Effects of turmeric on Alzheimer’s disease with behavioral and psychological symptoms of dementia

A blog reader alerted me to a Japanese Alzheimer’s case study published in October 2012. Here is the link to the abstract in PubMed: http://goo.gl/66V82. I hadn’t come across it, since I don’t really monitor curcumin for anything other than myeloma, MGUS or SMM. But I thought it was extreeeeeeeeemely interesting and decided to post about it today.

The full study, available for free online (just click here: http://goo.gl/mX5OQ), tells us that turmeric, not curcumin, was used in this study. The three Alzheimer’s patients involved in the study were given a daily dose of 764 mg of turmeric (= containing to 100 mg of curcumin, according to the authors). And even on such a tiny dose (of TURMERIC, to boot), the spice had a huge impact on their quality of life (QOL)…nothing short of amazing, in fact…For example, after a year of the turmeric treatment, they began to recognize family members…One woman started singing and laughing and knitting again…And so on.

You can read the patients’ stories in the full study. Impressive!

I do have a question, though: I wonder how much these (and other) patients would improve if they were given a higher dose of straight curcumin (not turmeric, i.e.)? Now that would be super interesting to know!!!

***Note: you will come across a few typos and mistakes in the full study. There is a huge one, for example, at the end of the Discussion part, where the authors write “impair” instead of “improve.” Obviously, they meant to write that curcumin improves cognitive function, not that it impairs it! However, in spite of its occasional creative use of the English language, the study is clear enough… 🙂


  1. I am going to ask my mom’s nursing home if they’ll start her on this. I just need to find the right product and get it shipped to them.

    If it were your mom, would you start her on 1g of curc (like we take) a day?

  2. Beth, there are differences –

    A researacher at UCLA kindly responded to my e-mail questions with these comments:

    “Hi. Yes, the UCLA study did not use Longvida, but used Sabinsa .
    Anything that keeps curcumin free will get it into the brain. That is the most critical factor, but because curcumin is glucuronidated sulfated in the blood, it would not get into the brain if administered unformulated. The development of Longvida was based on maximizing free curcumin (eventually it gets tagged by glucuronides on first pass metabolism by liver, but more of it is absorbed free which allows immediate transfer to brain.’

    The confusion with most people is with absorption. It is well absorbed but not necessarily bioavailable to all tissues because of it being tagged. Brain bioavailability is the same as BBB permeability _ so when people use bioavailable they should specify the tissue they are talking about.

    Glucuronidated curcumin is fine for arthritis! Gluc Curcumin is probably not so good for myeloma I don’t think it would penetrate. Yes, Longvida both 1- has longer half life of free curcumin and 2- probably is more bioavailable to the tumor.”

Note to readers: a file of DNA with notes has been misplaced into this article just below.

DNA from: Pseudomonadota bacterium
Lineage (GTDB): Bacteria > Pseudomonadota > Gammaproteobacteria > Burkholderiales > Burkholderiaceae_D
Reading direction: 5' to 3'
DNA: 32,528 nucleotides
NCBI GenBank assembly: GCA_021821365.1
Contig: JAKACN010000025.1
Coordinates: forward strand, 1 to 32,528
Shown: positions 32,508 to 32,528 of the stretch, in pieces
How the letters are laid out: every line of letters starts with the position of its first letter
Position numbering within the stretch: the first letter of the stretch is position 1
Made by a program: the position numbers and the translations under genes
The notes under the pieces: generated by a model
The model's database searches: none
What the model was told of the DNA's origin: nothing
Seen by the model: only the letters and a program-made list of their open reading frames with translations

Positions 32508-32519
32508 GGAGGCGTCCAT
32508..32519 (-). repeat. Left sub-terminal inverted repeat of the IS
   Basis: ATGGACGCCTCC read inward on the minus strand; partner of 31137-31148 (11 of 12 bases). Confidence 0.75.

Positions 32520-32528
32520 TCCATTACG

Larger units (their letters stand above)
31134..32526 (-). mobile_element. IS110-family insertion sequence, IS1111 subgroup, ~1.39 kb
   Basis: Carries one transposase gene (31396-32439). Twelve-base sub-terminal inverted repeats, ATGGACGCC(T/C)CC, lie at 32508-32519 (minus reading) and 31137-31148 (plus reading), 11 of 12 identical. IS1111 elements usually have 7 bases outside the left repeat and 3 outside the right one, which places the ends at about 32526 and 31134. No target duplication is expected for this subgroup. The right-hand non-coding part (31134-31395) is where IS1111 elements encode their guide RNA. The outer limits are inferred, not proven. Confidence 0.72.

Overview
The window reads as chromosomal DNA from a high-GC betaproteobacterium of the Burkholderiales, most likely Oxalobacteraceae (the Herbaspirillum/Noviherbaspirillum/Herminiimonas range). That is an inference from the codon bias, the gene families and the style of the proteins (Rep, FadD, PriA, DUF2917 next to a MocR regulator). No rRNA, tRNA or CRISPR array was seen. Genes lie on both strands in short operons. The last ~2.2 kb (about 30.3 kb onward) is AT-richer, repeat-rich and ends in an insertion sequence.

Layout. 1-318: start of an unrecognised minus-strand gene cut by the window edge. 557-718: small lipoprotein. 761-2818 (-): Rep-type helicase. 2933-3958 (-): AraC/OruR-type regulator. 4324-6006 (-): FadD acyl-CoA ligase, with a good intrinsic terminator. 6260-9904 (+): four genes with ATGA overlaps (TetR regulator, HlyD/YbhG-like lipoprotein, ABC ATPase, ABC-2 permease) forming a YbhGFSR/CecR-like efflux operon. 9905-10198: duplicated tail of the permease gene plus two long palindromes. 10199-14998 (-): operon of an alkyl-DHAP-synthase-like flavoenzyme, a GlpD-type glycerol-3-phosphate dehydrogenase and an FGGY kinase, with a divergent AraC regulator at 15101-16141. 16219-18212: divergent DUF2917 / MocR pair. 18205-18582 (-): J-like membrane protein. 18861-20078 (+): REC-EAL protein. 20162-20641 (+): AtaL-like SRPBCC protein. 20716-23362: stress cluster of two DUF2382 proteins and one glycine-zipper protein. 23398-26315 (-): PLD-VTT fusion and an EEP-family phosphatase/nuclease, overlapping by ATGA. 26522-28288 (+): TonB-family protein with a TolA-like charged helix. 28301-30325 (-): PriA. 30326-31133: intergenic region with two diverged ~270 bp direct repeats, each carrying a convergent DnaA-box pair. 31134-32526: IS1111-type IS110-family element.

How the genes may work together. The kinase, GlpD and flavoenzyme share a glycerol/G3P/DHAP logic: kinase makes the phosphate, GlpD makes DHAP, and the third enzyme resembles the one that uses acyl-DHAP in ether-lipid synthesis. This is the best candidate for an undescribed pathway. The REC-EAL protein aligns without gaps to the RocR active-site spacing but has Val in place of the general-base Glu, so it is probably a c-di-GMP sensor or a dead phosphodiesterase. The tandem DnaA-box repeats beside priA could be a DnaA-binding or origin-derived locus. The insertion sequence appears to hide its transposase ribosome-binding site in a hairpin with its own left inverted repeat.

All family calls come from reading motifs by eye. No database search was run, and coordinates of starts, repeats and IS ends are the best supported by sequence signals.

When I told her I was trying the Longvida brand, because it claims to be most suitable for Alz. prevention and repair, she wrote:
    Good luck.. Please take the longvida on as much of an empty stomach as possible and wait at least a half hour…. Sometimes this isn’t possible because it is hard for people to manage all their meds and if they are already nauseated.. In that case take it with a small volume of juice or e.g. a smoothie with fat (eg. almond milk/ whole milk/ whole yogurt…Fat helps!

    Curcumin does not cause nausea but it is just difficult for people who feel sick to take their meds!

  3. Hello all. We observed the same anecdotal results having first started giving my then 80 year old mother a quarter teaspoon of tumeric powder stirred into her hot milky tea, three times a day starting in 2010. We noted a reduction in her wandering, in her packing her belongings to “go away back home”, her anger/ aggression and in her crying/despair. She has maintained her language skills (she still speaks 3 languages fluently and sings songs from memory, and still has a sense of humour) although she can no longer read. She can still feed herself and still sits upright in chair or at the dining table.

    She however, still seems confused about her surroundings and needs to be guided in her movements around the home, be helped to dress. wash. go to the toilet etc. She remembers most people if she recognises their name or their voice and/or someone explains who they are.

    While she is under the supervision of a neurologist who treats her with various drugs including Aricept, we noticed a slowing in decline in mental function as evidenced by language and logic for about 2 years. However due to her other ailments she has been hospitalised at least 6 times in the past 3 years and we notice that each incident seems to set her back quite a bit. I am convinced though, that the turmeric and good home care have helped her bounce back quicker than would otherwise have been the case. Her test scores have recently declined sharply but she is still mobile and takes a routine walk around the house twice a day aided by a caregiver.

    Thanks for making the information available and I hope many other families will be assisted through the use of turmeric by AD patients.

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